I preface this post by asking you to go and watch Moonlight as soon as you possibly can (trailer). I watched the film a few nights ago and have been thinking a multitude of things ever since. A story about queer black men in Miami is what was broadly depicted. In of itself that would have been refreshing and deeply important, but it was also more than that, and told more than that.
I suppose what has blown everyone away is the way the film managed to allow and make room for black male characters to be complex and multifaceted and vulnerable and tender in a way we rarely get to see in the media. It managed to talk about blackness as more than solely a relation to whiteness – but, in my brother’s words, with perhaps the recognition of the violence of whiteness captured in its invisibility. It captured the workings of cycles of violence and the coercions of silence without ever becoming didactic. A deeply obvious but also deeply important thought hit me in the opening sequence of the film: of course, you can only have humanised black characters when you have multiple black characters. The reason black and people of colour rarely get to exist complexly in the media is because we rarely get to exist as more than just “black” or “people of colour”.
I left the cinema and marvelled to my friend that I had never seen a film like that. It made me wonder about all the films I have never seen, and probably will never see… all the realities that have not been represented and therefore remain imagined as unimaginable.
Many weeks ago I watched a feel-good coming of age film about a white girl in America and I left the cinema wishing that one day I’d see a simple coming of age story about a Muslim girl who gets to be more than just that, but is fully immersed in being that. Moonlight set the bar a million times higher. Previously I had simply wanted the representation of a palatable, attractive, empathisable Muslim character, but now I was hungry for more. I wanted a flawed and contradictory character, a character afforded nuance and life in its myriad of emotions. My mind flew to all the people in my life and in my past who films will never be written about, and all the impossible realities they traverse. I thought about myself and the bravery that would be required to tell a story of flaws and nuance in a climate where the complexity of my personhood is not allowed.
I spent an hour talking to my brother about the film and we concluded that the stories that we most wanted to see were the ones that had to be told by people who are not yet going to be directors or screenwriters, or whose scripts might not entertain. The stories we wanted to see were ones we knew and loved of people who have never been allowed to exist complexly. People depicted always as two-dimensional and as already ‘known’. Brown boys who remain statistics about poor exam results; children who exist as glaring socio-economic flaws; absent marks on registers; sleeping bags on streets; girls who aren’t white so no news outlets remark on them going missing; bodies that don’t make sense; desires that are not afforded the possibility of existence.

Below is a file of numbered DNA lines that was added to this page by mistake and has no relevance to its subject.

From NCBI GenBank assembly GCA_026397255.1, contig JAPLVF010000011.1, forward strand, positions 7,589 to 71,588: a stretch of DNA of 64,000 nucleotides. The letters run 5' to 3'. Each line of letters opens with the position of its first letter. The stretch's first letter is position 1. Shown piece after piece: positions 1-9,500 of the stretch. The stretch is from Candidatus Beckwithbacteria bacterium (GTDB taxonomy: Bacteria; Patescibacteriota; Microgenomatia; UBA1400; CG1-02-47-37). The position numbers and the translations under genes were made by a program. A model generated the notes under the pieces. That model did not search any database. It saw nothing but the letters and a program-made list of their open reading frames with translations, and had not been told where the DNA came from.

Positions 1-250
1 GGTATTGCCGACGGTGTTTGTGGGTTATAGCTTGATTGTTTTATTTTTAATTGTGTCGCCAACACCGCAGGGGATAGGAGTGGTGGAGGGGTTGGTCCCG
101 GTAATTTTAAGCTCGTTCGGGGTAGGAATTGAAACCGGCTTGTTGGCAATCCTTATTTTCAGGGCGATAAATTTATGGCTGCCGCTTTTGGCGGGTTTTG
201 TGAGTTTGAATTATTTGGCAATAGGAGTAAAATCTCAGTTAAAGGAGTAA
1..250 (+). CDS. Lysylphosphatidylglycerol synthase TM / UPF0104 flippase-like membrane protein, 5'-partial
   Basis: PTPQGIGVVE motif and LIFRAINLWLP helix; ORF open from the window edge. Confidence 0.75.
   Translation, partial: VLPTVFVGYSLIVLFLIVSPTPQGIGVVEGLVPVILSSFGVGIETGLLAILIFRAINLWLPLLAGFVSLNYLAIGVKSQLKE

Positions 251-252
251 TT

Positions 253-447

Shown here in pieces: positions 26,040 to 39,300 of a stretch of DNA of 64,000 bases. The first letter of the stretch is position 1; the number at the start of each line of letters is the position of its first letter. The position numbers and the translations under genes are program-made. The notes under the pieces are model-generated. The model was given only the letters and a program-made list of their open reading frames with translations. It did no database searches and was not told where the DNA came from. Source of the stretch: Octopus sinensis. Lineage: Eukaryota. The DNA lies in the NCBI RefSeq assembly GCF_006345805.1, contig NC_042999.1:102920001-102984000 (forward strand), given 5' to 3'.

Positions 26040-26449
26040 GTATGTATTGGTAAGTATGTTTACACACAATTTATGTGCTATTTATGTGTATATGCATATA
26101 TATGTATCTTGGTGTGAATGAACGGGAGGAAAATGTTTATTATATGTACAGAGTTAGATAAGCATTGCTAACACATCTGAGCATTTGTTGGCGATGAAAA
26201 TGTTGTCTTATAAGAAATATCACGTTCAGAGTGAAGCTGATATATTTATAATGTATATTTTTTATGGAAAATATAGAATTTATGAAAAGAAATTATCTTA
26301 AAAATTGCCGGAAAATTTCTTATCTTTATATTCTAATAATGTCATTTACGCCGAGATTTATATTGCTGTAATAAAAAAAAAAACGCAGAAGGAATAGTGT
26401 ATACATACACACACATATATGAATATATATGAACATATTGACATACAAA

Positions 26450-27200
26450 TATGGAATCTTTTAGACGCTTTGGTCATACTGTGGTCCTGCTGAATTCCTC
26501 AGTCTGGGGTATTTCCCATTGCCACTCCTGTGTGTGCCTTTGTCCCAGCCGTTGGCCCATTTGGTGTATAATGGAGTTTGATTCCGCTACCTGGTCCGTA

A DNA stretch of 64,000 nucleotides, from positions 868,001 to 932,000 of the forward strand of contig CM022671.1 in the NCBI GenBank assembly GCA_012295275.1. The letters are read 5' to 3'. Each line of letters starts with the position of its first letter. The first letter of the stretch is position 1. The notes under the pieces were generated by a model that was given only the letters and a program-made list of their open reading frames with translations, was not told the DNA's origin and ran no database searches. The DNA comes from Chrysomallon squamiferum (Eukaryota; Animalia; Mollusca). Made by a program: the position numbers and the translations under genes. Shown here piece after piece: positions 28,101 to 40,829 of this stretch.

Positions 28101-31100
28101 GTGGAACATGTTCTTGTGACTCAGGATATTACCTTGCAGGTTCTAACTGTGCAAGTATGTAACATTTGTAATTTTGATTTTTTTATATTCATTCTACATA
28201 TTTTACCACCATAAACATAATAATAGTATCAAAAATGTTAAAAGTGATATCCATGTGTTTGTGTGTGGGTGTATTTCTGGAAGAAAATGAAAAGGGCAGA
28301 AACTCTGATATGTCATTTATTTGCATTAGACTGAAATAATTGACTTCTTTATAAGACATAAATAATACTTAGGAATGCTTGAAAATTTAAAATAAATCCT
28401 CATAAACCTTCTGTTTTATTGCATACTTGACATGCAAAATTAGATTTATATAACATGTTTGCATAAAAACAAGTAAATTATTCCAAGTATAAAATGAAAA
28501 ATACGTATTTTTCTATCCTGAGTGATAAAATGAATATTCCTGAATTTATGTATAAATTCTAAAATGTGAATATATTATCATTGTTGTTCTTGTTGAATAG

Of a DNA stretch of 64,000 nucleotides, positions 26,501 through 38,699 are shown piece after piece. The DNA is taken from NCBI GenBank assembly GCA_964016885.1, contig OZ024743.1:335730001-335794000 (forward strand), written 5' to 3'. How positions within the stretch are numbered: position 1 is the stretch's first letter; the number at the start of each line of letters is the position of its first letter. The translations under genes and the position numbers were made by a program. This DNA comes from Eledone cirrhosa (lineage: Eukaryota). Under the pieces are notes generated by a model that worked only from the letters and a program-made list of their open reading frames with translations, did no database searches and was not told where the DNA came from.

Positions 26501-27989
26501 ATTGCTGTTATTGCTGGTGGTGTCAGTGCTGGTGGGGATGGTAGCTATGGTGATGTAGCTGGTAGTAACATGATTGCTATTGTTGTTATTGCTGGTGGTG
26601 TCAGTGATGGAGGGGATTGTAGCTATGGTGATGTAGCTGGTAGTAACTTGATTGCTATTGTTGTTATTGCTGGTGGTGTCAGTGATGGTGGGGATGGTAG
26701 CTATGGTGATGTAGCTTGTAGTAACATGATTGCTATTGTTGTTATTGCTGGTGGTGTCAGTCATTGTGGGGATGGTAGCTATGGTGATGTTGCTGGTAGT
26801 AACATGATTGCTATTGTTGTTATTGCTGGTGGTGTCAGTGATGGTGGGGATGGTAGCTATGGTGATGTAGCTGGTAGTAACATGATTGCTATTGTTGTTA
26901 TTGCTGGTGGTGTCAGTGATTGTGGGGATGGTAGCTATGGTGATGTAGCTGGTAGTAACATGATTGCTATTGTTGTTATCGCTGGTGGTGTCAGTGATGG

I realised then that it does matter whose stories we get to see. It matters because what is possible is often what is imaginable; and what is imaginable is only so because we know about it. Moonlight showed us that with black masculinity; it provoked us to afford multifacetedness to characters we usually pretend to know. It provoked me to question whether I allow others the multifacetedness I allow myself… I know I do not. There is a definite arrogant irony in the way I wish for the world to know my complexity and make space for my contradictions and nuances but I remain miserly in the way I think about others.
To push for the complexity and humanising of more stories and characters is to push for the complication and nuancing of all stories and characters.
I wonder who will write the stories I want to see and I think about the way I sometimes feel I do not, or cannot, write anymore. It means something to not want to say something. Sometimes it means the language does not exist to say what has to be said, and sometimes it means that the silence is what has to be said. And then I think about the quietness of Moonlight. How it said so much by saying so little. Life is a little like that isn’t it? Sometimes the most important things we have to say are the ones we can’t find words for but which, in hindsight, are apparent in every gap in the story and every failure of language. Audre Lorde says our silences will not protect us, so perhaps it is time for some (who can afford to) to relinquish the safety of silence and the validation of a white voyeur; and instead tell the stories that are thought to be impossible. Maybe that is how we go on: by making new possibilities imaginable.